How to Store Onions

Store spring onions in the crisper drawer of your fridge, where they will keep for 1-2 weeks depending on how fresh they were when you bought them.

Store onions and potatoes separately, especially in the refrigerator. Onions and potatoes release moisture, so they will spoil faster if they are stored together. Contrary to popular belief, neither produces ethylene gas, although both are sensitive to it because it accelerates their germination.

Storage onions shouldn’t be kept in the fridge. Stack them in a crate or a wicker basket, one on top of the other, but with some room to breathe, and then store them on the shelving of your pantry or in a closed cabinet. Yellow onions will keep for a few months; white and red onions for a few weeks.

Keep onions away from direct sunlight and sources of heat. Don’t store them on the windowsill or in well-lit areas of your kitchen, and avoid putting them close to the stove, fridge, freezer, or heating and hot water pipes in your home.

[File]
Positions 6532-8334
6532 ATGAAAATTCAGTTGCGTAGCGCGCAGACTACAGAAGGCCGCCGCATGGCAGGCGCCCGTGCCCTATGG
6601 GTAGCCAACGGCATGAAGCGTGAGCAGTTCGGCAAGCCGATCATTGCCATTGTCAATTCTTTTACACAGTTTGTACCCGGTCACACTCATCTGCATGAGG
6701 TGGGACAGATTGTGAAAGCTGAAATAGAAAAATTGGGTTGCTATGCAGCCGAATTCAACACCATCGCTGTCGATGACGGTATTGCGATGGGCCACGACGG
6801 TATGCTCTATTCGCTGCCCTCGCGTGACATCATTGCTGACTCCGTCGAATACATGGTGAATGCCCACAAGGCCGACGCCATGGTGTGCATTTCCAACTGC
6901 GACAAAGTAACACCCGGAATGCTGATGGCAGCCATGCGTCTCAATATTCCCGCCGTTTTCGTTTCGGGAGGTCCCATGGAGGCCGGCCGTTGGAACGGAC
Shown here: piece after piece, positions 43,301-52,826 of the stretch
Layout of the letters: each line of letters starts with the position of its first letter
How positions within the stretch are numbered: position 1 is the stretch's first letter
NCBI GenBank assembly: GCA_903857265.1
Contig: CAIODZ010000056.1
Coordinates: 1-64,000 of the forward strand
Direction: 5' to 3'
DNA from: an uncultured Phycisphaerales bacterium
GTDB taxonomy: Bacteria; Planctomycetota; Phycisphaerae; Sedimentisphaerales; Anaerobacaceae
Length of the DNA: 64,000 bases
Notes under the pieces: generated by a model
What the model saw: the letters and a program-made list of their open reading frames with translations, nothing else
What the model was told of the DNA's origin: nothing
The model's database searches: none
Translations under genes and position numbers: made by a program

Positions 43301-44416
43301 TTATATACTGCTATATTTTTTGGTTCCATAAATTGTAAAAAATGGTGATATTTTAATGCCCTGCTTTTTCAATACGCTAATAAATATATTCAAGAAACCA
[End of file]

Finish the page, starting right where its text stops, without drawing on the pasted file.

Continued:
In Conclusion

If the onions in your kitchen are old, you have stored them in a warm place, or you simply suspect they may be spoiled, look for the tell-tale signs of onion spoilage: Wilted bulbs that ooze brown liquid, smell musty and medicinal, and have browned, mushy flesh.

Rule number one of food safety is, “When in doubt, throw it out.” Dispose of spoiled onions by cutting them up into quarters and throwing them on the compost pile, where they provide valuable nutrients for the soil.

By Jim Stonos

When Jim isn't in the kitchen, he is usually spending time with family and friends, and working with the HCW editorial team to answer the questions he used to ask himself back when he was learning the ropes of cooking.